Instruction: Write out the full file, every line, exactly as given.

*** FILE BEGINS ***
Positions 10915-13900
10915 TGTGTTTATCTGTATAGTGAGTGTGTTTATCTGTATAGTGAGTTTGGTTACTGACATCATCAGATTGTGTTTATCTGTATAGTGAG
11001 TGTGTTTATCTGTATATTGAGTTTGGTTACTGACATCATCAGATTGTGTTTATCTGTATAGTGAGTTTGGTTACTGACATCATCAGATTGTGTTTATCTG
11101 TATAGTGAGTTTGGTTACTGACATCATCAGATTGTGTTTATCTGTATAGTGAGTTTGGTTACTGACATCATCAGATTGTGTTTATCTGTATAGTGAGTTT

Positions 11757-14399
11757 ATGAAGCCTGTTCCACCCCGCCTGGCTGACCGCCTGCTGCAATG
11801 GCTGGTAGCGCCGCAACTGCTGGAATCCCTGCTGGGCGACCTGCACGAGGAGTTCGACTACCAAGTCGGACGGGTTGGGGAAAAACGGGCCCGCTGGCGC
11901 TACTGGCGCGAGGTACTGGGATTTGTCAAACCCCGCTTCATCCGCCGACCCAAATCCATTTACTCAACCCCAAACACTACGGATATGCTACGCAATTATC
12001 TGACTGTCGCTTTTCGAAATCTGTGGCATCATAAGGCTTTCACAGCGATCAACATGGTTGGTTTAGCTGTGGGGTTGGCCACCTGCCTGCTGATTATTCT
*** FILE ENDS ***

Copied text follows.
Positions 10915-13900
10915 TGTGTTTATCTGTATAGTGAGTGTGTTTATCTGTATAGTGAGTTTGGTTACTGACATCATCAGATTGTGTTTATCTGTATAGTGAG
11001 TGTGTTTATCTGTATATTGAGTTTGGTTACTGACATCATCAGATTGTGTTTATCTGTATAGTGAGTTTGGTTACTGACATCATCAGATTGTGTTTATCTG
11101 TATAGTGAGTTTGGTTACTGACATCATCAGATTGTGTTTATCTGTATAGTGAGTTTGGTTACTGACATCATCAGATTGTGTTTATCTGTATAGTGAGTTT

Positions 11757-14399
11757 ATGAAGCCTGTTCCACCCCGCCTGGCTGACCGCCTGCTGCAATG
11801 GCTGGTAGCGCCGCAACTGCTGGAATCCCTGCTGGGCGACCTGCACGAGGAGTTCGACTACCAAGTCGGACGGGTTGGGGAAAAACGGGCCCGCTGGCGC
11901 TACTGGCGCGAGGTACTGGGATTTGTCAAACCCCGCTTCATCCGCCGACCCAAATCCATTTACTCAACCCCAAACACTACGGATATGCTACGCAATTATC
12001 TGACTGTCGCTTTTCGAAATCTGTGGCATCATAAGGCTTTCACAGCGATCAACATGGTTGGTTTAGCTGTGGGGTTGGCCACCTGCCTGCTGATTATTCT